Wednesday 19th April

At Avenue Campus

Lectures in Theatre C Building 65/1175

Room for refreshments in Building 65/1097

  • +442380598867
  • wnn1g12@soton.ac.uk


9:00-9:25 Tea/Coffee

Second/Third Year Students

9:30 Steven Squires Minimum description length as an objective function for non-negative matrix factorisation
9:40 Muhammed Shahreeza Kassim Design Principles of Fold Change Detection in the Social Amoeba
9:50 Yan Sun Analyzing Acceleration for Motion Analysis
10:00 Joe Roman Flores A duality-based approach to identification of linear time-varying systems
10:10 Svitlana Braichenko The Modelling of Calcium Waves and Oscillations for IP3 clustered channels
10:20 Nawaf Almudhahka Unconstrained Identification Using Comparative Facial Soft Biometrics

First Year Students

10:30 Thomas Ladyman Behavioural Soft Biometrics
10:32 Mark Garnett Learning
10:34 Shangchen Chen Computer Vision
10:36 Tristan Millington Using Sparse Covariance Estimation to Build a Text Classifier
10:38 Yasseen Al Makady COPD diagnosis by detecting lung alveoli in pCLE images
10:40 Samuel Ikrigo Decision-making in tracking and modulation of locomotory behavior in Caenorhabditis Elegans
10:42 Iris Kramer New Approaches to Archaeology using Deep Learning with Remote Sensor Data
10:44 Yan Zhang Deep Learning in multiple modalities
10:46 Manuel Nunes Machine Learning in Finance
10:48 Vlad Velici Learning
10:50 Pratheeba Jeyananthan Learning
10:52 Omar Shetta Learning
11:00-11:30 Tea/Coffee
Keynote Address
11:30 Dr. Blair Thornton Vision, learning and control systemising deep-sea research


Today’s technology makes it possible to observe places that most of us have never been to in minute detail, share the latest gossip and upload photos and videos for friends across the globe to look at. While technology has given us access to information in ways that few could have imagined 30 years ago, the ocean, which covers more that 70 % of the surface of our planet, remains under sampled, with areas the size of large cities expressed by just one measurement of depth, or temperature, for lack of more information. Rapid progress in the field of marine robotics over the past decades is making the ocean increasingly accessible. In this talk, I will describe some recent developments where underwater robotics and computer vision have giving us better access to information about the marine minerals and deep-sea benthic ecosystems. I will also give examples of situations where robotics and sensor technology have helped us monitor the environment following disasters such as the Fukushima nuclear accident. While these examples illustrate how technology is helping scientists today develop a better understanding of deep-sea environments, there still remain bottlenecks in the flow of information that need to be overcome in order to make deep-sea research a scalable science.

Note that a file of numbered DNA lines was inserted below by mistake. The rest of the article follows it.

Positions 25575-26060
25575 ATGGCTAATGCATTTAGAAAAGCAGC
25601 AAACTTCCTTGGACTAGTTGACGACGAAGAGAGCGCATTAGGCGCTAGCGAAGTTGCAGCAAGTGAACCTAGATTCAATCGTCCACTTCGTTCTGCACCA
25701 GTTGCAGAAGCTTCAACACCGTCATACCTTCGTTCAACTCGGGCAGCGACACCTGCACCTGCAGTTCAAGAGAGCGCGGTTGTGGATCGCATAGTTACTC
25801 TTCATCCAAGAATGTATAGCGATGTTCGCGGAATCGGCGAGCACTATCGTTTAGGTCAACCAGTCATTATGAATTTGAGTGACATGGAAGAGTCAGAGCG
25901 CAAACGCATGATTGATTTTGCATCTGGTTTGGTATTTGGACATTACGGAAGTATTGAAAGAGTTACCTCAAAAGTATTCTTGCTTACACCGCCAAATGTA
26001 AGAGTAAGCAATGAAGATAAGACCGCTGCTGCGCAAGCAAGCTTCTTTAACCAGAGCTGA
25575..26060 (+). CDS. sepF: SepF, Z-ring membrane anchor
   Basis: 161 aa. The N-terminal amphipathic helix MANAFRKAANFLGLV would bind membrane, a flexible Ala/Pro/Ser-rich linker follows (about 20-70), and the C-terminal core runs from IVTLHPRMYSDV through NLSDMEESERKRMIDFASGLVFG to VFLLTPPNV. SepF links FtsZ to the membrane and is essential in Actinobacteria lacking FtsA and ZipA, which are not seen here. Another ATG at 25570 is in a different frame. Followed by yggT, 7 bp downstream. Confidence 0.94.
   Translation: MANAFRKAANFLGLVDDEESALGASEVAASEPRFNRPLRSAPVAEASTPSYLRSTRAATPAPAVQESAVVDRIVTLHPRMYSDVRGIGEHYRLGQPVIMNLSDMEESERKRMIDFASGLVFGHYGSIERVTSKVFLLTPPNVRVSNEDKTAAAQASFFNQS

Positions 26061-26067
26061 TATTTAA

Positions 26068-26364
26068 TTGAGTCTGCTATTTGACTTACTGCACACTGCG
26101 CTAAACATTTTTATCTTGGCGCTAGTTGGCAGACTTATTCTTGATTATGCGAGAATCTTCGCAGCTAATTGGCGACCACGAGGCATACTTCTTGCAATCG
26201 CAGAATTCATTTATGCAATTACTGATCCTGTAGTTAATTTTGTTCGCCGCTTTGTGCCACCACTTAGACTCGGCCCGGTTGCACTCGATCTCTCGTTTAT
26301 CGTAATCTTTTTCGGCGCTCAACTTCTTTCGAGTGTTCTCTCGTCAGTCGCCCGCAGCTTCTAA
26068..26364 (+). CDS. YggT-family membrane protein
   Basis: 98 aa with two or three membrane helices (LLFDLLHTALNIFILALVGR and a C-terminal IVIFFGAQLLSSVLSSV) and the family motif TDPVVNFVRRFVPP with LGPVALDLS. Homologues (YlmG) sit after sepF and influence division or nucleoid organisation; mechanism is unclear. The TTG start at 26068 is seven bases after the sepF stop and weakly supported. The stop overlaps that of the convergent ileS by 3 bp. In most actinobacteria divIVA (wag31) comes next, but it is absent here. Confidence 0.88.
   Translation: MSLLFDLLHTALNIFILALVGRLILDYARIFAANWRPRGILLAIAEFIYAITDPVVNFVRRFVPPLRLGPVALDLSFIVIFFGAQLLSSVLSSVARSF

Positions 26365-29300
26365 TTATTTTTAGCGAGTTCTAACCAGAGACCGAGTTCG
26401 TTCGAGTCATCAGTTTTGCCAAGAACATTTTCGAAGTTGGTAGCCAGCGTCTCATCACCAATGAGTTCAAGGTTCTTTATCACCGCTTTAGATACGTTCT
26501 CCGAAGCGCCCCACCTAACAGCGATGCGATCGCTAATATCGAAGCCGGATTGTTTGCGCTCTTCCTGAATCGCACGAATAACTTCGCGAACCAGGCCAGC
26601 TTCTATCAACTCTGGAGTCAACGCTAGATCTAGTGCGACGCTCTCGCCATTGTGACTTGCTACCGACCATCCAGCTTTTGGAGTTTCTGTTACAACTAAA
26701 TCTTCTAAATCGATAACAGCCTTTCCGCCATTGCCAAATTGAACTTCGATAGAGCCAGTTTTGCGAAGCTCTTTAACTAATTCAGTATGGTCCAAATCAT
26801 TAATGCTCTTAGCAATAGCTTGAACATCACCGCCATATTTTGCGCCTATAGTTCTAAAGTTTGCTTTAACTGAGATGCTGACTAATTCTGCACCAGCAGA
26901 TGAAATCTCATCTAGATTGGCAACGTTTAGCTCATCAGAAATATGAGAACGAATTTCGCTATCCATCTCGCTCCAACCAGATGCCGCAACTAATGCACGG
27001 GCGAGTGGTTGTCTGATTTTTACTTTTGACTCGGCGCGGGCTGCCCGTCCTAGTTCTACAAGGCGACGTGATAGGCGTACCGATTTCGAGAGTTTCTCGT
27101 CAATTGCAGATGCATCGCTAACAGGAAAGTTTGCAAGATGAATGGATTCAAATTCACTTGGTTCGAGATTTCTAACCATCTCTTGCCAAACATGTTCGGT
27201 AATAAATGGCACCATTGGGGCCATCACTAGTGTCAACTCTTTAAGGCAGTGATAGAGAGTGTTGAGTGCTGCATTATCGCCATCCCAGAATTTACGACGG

12:30-13:30 Lunch
Afternoon Presentations

Second/Third Year Students

13:30 Enrique Marquez CNN in Computer Vision
13:40 Luis Jairo Montesdeoca Machine Learning in Finance
13:50 Zheng Cui Non-parametric statistical deformation model (SDM) based non-rigid registration
14:00 Ahmad Abdullah Model Predictive Control of Next Generation Inverters for Efficient Renewable Energy Integration
14:10 Sophia Learning
14:20 Bingchen Guo Soft biometric fusion
14:30-15:00 Tea/Coffee
15:00 Georgios Salavasidis Learning
15:10 Sisi Wu Computer Vision
15:20 Ben Jesty Learning
15:30 Xing Liu Trajectory tracking control integrating local trajectory re-planning for autonomous underwater vehicles
15:40 Daniel Martinho-Corbishley Super-fine Attributes for Soft Biometric Retrieval
15:50 Weronika Nowicka Iterative Learning Control for Load Management in Wind Turbines with Smart Rotor Blades
16:00 Yingwei Zhou Pre-training Dense Layers in Different Ways
Prize Award


Closing Remarks